In a remarkable 40 year career, we learn about Chef Vichit’s favourite cuisine, his biggest inspiration, and what message he has for young chefs in Thailand today
Tell us about yourself.
When I was little, living in Chonburi, I would help my mum cook. From her, I absorbed a lot of knowledge about cooking. That’s the reason I became a chef. Now, over 40 years later, and I teach many other young chefs to cook. This has brought recognition and fame, as well as opportunities to travel and give cooking demonstrations, both abroad and in Thailand.
What’s your background and how did you become a chef?
I started working in a Chinese restaurant. I did all the kitchen work. I worked in five-star hotels in Bangkok and Phuket as Chef de Cuisine and at a French restaurant. I started to learn butchery skills along the way. Finally, I decided to deny a lot of the international cooking jobs and focus on my passion, to improve the positioning of Thai food and bring it up to fine dining status.
What are some of the most important lessons you’ve learnt as a chef?
Hygiene. That means when purchasing, procurement, and storage. With my experience working in the Mandarin Oriental and other leading hotels, you can’t underestimate how important good hygiene is. I earned my “HACCP” certificate so all food prepared and cooked by me can is guaranteed to be at the very highest standard, always.
Who have been your biggest influences?
My mum taught me of how to cook. I learnt so much from her. Not to mention that she is my inspiration.
What are some of your favourite countries and cuisines?
I do like Japan in terms of respect for their culture, regulations and also, the participation of their people. Most Japanese food is healthy. In many ways, it matches with my own intentions, which is to focus on and promote Thai food. I have planted several plants in Nong Prue and Chonburi for using them in my own cooking, such as tamarind, rice, lemon, and mango.
Tell us about Khao Thai Restaurant and Khao Dessert Cafe.
I want my restaurant to represent Thai identity, presented in a true Thai way and using premium Thai materials. I wish to reposition Thai food, informing foreigners that in Thailand, we are not just good at street food but also, fine dining as well. People say, “Rice is the main food of Thailand, people love growing and eating rice,” which is true but it’s more than that. I plant Red Jasmin Rice, it occupies special characteristics that is alternated carbohydrate into glucose, under 30%, while other rice does more than 100%. I use this as the main rice in my restaurant, both in Ekamai and Khao Dessert Cafe, which recently opened (July 7) at Siam Paragon, offering the concept of “Thai Afternoon Tea” and combining quality tea products from Chiang Mai.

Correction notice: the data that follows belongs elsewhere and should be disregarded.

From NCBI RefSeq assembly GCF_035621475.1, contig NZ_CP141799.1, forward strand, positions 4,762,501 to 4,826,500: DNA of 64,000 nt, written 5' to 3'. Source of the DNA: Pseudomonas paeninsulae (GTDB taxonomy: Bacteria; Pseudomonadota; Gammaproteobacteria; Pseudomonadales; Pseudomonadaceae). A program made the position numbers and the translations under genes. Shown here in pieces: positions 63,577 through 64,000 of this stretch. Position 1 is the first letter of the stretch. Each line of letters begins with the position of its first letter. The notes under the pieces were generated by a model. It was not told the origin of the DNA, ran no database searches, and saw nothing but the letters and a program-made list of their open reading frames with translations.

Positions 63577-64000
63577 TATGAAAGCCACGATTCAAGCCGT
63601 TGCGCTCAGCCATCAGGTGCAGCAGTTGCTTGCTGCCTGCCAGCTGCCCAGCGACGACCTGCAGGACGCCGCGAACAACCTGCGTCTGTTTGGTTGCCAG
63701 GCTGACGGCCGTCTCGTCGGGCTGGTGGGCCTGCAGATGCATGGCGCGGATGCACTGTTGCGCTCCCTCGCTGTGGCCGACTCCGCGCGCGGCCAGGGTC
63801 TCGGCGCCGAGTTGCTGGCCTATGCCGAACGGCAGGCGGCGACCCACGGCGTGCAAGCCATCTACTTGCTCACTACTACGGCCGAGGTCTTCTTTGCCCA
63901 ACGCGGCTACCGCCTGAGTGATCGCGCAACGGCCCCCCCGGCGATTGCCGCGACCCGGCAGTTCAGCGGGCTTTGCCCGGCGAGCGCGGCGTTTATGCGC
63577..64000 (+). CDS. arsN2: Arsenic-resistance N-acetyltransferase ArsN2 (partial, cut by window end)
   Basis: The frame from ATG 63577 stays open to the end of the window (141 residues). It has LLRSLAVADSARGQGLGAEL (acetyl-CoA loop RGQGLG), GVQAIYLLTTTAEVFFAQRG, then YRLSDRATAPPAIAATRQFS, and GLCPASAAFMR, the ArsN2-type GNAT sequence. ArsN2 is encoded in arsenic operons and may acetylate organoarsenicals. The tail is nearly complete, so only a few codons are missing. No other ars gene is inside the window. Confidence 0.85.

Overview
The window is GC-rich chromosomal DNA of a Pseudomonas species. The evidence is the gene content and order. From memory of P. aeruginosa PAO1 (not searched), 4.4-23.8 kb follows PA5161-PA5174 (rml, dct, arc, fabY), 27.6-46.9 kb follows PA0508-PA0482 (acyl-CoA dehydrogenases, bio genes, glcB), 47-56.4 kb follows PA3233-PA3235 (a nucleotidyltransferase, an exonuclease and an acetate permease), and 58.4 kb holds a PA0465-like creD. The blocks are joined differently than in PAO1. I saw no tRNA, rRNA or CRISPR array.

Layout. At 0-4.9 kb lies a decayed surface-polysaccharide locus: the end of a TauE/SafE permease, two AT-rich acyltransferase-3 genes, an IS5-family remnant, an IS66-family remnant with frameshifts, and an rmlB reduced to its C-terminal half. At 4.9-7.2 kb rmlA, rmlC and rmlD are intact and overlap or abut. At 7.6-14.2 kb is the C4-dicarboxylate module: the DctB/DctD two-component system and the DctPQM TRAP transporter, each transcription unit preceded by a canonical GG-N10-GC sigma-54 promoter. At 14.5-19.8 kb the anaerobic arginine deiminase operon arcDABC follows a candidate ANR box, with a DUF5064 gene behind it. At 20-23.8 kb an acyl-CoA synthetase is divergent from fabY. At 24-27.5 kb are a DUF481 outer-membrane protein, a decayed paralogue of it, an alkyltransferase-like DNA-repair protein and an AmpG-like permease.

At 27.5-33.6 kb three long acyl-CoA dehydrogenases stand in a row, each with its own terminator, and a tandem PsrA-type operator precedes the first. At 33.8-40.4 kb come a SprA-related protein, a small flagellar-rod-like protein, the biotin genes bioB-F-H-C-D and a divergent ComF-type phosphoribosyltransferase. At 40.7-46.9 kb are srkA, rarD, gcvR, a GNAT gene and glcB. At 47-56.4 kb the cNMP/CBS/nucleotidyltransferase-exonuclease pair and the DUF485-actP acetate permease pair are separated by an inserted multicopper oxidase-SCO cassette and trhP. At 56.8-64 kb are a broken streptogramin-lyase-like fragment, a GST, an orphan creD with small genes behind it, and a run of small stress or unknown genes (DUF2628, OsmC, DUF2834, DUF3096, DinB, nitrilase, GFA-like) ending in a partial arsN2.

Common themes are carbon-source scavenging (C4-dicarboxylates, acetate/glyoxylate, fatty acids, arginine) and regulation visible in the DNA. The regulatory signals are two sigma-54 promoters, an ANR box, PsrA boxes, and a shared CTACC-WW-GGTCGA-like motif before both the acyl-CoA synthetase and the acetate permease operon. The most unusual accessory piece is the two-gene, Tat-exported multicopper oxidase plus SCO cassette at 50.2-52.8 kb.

And there’s a Chef’t Table, correct?
I opened a Chef’s Table at Sukhumvit 5, 13 years ago. Now, we have moved to Ekamai where we can serve more people and customers don’t have to make a reservation months and months in advance. The concept here is a “Surprise Menu” served at 12:00pm and 6pm, each for around 4-12 people. Food courses are between 6-10-courses.
Where are your favourite places to eat in Thailand?
I like to eat seafood in Chonburi, by the eastern Gulf of Thailand’s coast. The fresh seafood from the pier is my favourite.
What message would you give young chefs working in Thailand today?
You must love cooking as your basis habit. Adapt and learn everyday. Focus on these three main things: Premium Product—look for the freshest and best quality ingredients to produce overall high quality and taste; Thai Taste—learn to season and flavour for better taste; and New Looks—get traditional foods and modernise, but do not escape the authentic Thai way.
What does the future hold for Thai cuisine?
Thai food is quite famous in foreign countries already, promoting unique and raw materials, such as fresh herbs, which are good for your health. Anyone who eats Thai food always things wow! It’s special and different from other foods in the world. I hope that Thai food continues to travel and grow in popularity, becoming more and more popular.
Interview by David J. Constable